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The EPA is Getting Out Over its Regulatory Skis

The opinions expressed by columnists are their own and do not necessarily represent the views of Townhall.com.

recent proposal by the Environmental Protection Agency (EPA) to enact the first-ever federally enforceable water quality standards for per- and polyfluoroalkyl substances (PFAS) has prompted discussions about the potential impacts of these regulations on public health, the environment, and the economy.


As a former Member of Congress who served on several committees of jurisdiction that handled water issues, I have always been an advocate for safe and clean drinking water. But any such standards must be viewed within the broader portfolio of drinking water priorities and developed based upon the best available science. Unfortunately, this proposal misses that mark.

By way of background, PFAS is a broad term for a family of chemicals that have been used for decades across industries and that are essential to modern life. Consisting of more than 5,000 different chemistries, each PFAS compound has its own unique chemical makeup and uses as well as environmental and health profiles. However, despite this fact, the EPA is pressing forward with a regulation that would lump many of these chemicals together in one basket.

While some advocates for this aggressive regulation have cherry-picked data to claim that the science is settled on this issue, the fact remains that there is no clear evidence that exposure to the PFAS chemicals used today causes cancer or any other serious health effects. The EPA's own website says that it doesn’t fully understand "how harmful PFAS are to people and the environment", and the Centers for Disease Control (CDC) has similarly found that “human health effects from exposure to low environmental levels of PFAS is uncertain.” 


In fact, many PFAS chemicals have never even been evaluated by the EPA for health risks, including two that would be swept up in these new water quality standards. In other instances, the EPA has violated the scientific integrity of its process by using studies that had not yet been peer reviewed to set previous “Advisory Guidelines” that subsequently helped to inform this newly proposed rule.

This background now leads to a new regulatory regime proposed by the Biden-Harris Administration that will vastly expand the difficulties facing water utilities, which have expressed concerns about the impacts the rule may have on state staffing levels, lab capacity for monitoring needs, and water treatment capabilities. As the State Water Drinking Association has pointed out, this new rule will also result in “significant rate increases” for customers of water systems that will suddenly find themselves required to test for and remove PFAS to exceedingly stringent standards.  

This newly proposed rule sets Maximum Contaminant Levels (MCLs) for PFAS chemicals well outside international norms, as much as 25 times stricter than World Health Organization guidelines in some cases. Given that this rule will also impose a whole new set of monitoring requirements and that these MCLs were in some cases set at the lowest level that can be detected in lab settings, such testing may likely be expensive and time-consuming. Some experts fear that a bottleneck in such testing capabilities may be on the horizon, resulting in possibly lengthy delays as a result.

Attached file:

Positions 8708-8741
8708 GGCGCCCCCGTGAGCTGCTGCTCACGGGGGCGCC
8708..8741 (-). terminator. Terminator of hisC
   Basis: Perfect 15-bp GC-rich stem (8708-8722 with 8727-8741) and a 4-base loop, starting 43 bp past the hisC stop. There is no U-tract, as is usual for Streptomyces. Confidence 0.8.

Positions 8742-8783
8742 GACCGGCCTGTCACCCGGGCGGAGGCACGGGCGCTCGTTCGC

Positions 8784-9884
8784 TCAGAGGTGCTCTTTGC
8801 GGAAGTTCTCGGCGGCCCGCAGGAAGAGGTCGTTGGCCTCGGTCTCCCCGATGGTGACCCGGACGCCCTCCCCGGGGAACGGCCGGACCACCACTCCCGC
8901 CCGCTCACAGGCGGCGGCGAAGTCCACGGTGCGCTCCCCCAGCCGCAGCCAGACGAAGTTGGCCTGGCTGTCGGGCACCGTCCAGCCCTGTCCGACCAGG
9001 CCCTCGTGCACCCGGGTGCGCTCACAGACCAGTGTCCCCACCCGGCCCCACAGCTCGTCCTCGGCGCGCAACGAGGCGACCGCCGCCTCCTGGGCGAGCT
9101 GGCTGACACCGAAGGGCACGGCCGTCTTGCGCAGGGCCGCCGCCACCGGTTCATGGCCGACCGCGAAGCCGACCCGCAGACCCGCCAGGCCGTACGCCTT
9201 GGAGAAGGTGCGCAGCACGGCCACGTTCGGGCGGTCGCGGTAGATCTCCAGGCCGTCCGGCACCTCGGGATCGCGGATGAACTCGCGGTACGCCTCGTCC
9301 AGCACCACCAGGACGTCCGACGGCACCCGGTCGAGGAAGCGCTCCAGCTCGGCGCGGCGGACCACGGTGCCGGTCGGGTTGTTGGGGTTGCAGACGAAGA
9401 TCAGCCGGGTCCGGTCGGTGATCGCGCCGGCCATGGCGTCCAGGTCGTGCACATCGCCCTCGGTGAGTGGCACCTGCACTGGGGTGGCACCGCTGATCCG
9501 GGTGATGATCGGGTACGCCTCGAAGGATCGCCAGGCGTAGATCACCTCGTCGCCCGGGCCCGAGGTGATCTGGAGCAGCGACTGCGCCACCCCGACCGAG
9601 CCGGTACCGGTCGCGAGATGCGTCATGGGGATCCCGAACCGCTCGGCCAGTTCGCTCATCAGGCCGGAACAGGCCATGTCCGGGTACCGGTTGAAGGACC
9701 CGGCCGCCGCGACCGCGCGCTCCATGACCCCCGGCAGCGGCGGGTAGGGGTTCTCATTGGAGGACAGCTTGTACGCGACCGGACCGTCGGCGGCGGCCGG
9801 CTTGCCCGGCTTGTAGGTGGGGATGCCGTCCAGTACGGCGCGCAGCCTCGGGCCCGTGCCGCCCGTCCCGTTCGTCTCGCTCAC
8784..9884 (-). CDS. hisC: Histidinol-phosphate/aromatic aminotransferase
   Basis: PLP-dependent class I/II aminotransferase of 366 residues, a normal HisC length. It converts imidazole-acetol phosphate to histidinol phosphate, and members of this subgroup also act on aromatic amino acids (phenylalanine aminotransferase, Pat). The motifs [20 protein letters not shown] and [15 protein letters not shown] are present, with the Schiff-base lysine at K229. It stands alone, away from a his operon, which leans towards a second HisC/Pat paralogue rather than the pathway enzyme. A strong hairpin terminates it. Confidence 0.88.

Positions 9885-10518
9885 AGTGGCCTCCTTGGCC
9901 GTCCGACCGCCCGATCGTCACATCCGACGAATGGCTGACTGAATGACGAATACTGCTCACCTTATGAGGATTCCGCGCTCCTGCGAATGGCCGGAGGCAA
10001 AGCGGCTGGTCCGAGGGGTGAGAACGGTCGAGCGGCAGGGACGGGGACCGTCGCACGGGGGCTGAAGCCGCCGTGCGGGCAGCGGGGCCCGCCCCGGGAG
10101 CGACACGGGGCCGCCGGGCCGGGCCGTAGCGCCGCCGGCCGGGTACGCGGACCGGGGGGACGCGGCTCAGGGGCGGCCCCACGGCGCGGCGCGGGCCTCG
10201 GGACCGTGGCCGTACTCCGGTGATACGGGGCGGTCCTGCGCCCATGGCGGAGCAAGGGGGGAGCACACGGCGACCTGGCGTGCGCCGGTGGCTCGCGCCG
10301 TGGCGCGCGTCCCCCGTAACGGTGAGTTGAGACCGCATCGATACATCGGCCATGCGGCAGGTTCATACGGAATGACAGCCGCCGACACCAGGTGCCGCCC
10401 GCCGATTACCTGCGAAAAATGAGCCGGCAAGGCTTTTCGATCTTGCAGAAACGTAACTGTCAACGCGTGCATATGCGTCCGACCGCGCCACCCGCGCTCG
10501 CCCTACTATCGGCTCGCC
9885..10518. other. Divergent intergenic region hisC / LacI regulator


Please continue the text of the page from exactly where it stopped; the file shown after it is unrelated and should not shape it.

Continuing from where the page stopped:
Water utilities that are already struggling to staff up to implement the new bipartisan infrastructure law as well as the lead and copper rule, could find that this new PFAS rule would create an additional competing priority. In some cases, this result may come at the expense of dealing with more pressing and better-known threats to public health and water quality such as removing and replacing the lead pipes that are poisoning communities across the United States and are responsible for the well-publicized water safety issues in Flint, MI and Jackson, MS

I am concerned that the Biden-Harris Administration would be willing to move forward with proposed regulations that could result in unnecessary costs and disruptions for water utilities and their customers, given the shortcomings of the underlying science, which are quite substantial. The fact remains that the EPA has failed to determine safe exposure levels and has not even proven whether PFAS chemicals pose a health hazard to humans – two major milestones that should be achieved before instituting such an onerous regulatory regime.

The public will have a chance to comment, and the EPA would be wise to make changes before issuing a final rule, which is expected by the end of the year, or scrap it all together and start anew. Given the paucity of substantial evidence as to the risks posed to humans by PFAS chemicals, it is simply premature for the EPA to impose these new ill-advised regulations.


Former Congressman John T. Doolittle previously served as the Subcommittee Chairman for Water and Power for the Committee on Natural Resources and was also the Subcommittee Vice-Chairman for Energy and Water on the Committee on Appropriations.

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